Hardware Reference
In-Depth Information
are written on the disk. (More in-depth explanation of the process of servo
track writing is given and various mechatronic challenges associated with it
are discussed later in chapter 5.) The burst patterns created in the servo
sectors form the reference of the track center, and this reference is used by
the servo control loop of HDD during its normal operation. Because of the
disturbances present during servo track writing, the created reference for the
track-center deviates from being perfectly circular in shape. However, same
actuator and disk-spindle assembly are used in both STW and HDD servo
controller for embedded servo scheme. Mechanical imperfections manifested in
the form of repeatable and non-repeatable disturbances are present at the time
of STW, and therefore, are written-in on the tracks in the form of non-circular
shape of the track reference. The repeatable disturbances are the same on
all tracks. Non-repeatable disturbances are however, written-in differently on
different tracks. So a track created by the STW records the non-repeatable
disturbances present while that particular track was written.
If the head is positioned on any servo-written track, it follows naturally
the deviations from perfectly circular track caused by repeatable mechani-
cal disturbances present during STW. In other words, repeatable disturbances
present at the time of STW disappear during the operation of HDD servomech-
anism. Deviations caused by non-repeatable mechanical distortions at the time
of STW are already written-in and appear in the HDD servomechanism as dis-
turbances that are synchronized with the spindle speed. These deviations in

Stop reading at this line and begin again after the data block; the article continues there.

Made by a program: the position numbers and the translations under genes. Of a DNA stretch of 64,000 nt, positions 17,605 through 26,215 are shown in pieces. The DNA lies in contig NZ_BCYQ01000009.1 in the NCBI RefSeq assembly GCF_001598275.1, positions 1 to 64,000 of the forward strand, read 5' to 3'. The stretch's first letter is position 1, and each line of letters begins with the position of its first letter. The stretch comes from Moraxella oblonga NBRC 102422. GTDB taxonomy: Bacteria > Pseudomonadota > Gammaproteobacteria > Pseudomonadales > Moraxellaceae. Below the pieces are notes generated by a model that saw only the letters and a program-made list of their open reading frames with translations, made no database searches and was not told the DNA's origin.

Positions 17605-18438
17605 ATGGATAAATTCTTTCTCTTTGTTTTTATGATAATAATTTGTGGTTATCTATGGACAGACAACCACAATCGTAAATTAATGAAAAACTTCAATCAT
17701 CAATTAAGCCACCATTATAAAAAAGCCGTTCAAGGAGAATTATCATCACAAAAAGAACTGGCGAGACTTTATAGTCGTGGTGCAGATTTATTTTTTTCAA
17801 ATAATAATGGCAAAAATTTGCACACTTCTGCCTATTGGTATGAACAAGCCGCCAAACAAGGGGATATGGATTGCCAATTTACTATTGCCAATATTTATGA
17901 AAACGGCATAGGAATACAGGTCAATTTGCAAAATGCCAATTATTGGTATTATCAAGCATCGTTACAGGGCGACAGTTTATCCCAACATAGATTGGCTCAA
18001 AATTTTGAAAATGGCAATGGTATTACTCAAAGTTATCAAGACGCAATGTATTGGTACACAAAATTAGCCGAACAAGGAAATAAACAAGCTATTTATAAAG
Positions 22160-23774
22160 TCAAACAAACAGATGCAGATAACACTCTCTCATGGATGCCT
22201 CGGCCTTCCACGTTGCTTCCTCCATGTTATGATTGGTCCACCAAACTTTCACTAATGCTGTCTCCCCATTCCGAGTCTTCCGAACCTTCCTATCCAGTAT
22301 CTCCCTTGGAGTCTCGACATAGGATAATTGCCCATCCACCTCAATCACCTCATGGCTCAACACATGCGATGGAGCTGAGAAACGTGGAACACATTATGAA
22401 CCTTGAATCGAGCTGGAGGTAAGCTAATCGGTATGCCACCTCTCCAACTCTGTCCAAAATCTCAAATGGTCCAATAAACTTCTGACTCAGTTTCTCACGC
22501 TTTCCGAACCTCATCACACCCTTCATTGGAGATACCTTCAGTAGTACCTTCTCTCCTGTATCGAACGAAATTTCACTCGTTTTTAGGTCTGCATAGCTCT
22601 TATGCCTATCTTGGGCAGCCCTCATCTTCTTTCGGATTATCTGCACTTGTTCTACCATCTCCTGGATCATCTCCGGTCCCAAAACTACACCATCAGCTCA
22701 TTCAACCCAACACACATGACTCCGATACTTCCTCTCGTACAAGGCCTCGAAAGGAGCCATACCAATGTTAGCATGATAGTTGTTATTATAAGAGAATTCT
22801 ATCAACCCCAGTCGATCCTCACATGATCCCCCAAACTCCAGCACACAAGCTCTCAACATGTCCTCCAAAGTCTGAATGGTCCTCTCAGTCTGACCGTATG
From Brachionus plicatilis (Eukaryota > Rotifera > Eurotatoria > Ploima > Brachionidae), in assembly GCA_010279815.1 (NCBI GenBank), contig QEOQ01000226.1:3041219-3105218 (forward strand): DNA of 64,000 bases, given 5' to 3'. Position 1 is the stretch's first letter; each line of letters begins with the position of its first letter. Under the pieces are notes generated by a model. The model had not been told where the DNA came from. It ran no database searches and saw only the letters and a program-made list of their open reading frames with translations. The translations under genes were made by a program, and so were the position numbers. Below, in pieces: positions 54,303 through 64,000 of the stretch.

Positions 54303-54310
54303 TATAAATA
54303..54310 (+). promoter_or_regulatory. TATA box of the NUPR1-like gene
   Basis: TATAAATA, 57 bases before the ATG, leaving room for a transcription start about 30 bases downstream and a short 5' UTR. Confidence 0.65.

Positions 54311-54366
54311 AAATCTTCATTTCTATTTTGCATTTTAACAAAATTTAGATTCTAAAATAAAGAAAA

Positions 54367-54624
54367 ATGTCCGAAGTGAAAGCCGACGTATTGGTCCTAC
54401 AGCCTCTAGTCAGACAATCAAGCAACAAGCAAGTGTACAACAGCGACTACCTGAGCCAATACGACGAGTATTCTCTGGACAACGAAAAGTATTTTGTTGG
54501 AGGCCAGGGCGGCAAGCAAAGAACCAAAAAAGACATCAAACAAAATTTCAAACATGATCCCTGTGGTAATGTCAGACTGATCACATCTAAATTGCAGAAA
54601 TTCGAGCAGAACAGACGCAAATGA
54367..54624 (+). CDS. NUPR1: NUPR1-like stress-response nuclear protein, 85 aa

the track reference constitute the repeatable runout (RRO) for the head posi-
tioning servomechanism. The non-repeatable mechanical disturbances are still
present during the operation of HDD and they cause deviations of track-center
reference with respect to the position of the head slider in a non-repetitive
manner. These factors constitute the non-repeatable runout (NRRO) affecting
the performance of the head positioning servomechanism. The deviations in
two servo-written tracks are illustrated in Figure 2.22. The references of the
servo-written tracks are shown using solid lines in this figure. The head is
expected to follow these references. It should be noted that these mechanical
distortions of the track are to be followed, not rejected, by the head positioning
servomechanism. However, due to limited bandwidth and presence of random
noise and disturbances, the read head can not follow the track-center perfectly.
The envelope around the path followed by the head is shown by dashed lines
in Figure 2.22. Since the track-references created by the STW is not perfectly
circular and since the non-repeatable variations of the references of one track
may differ from that of the adjacent tracks, it is possible to have one track
encroaching another at some points. Track misregistration due to this factor
of track-to-track “squeeze” is known as write-to-write track Mis-Registration
or WWTMR. When a head tries to follow the center of a track defined by
the servo patterns written by STW, it wanders around the center of the track
because of various disturbances affecting the servo loop. This misregistration
between the reference and the read-write head is known as write-to-read track
Mis-Registration or WRTMR.
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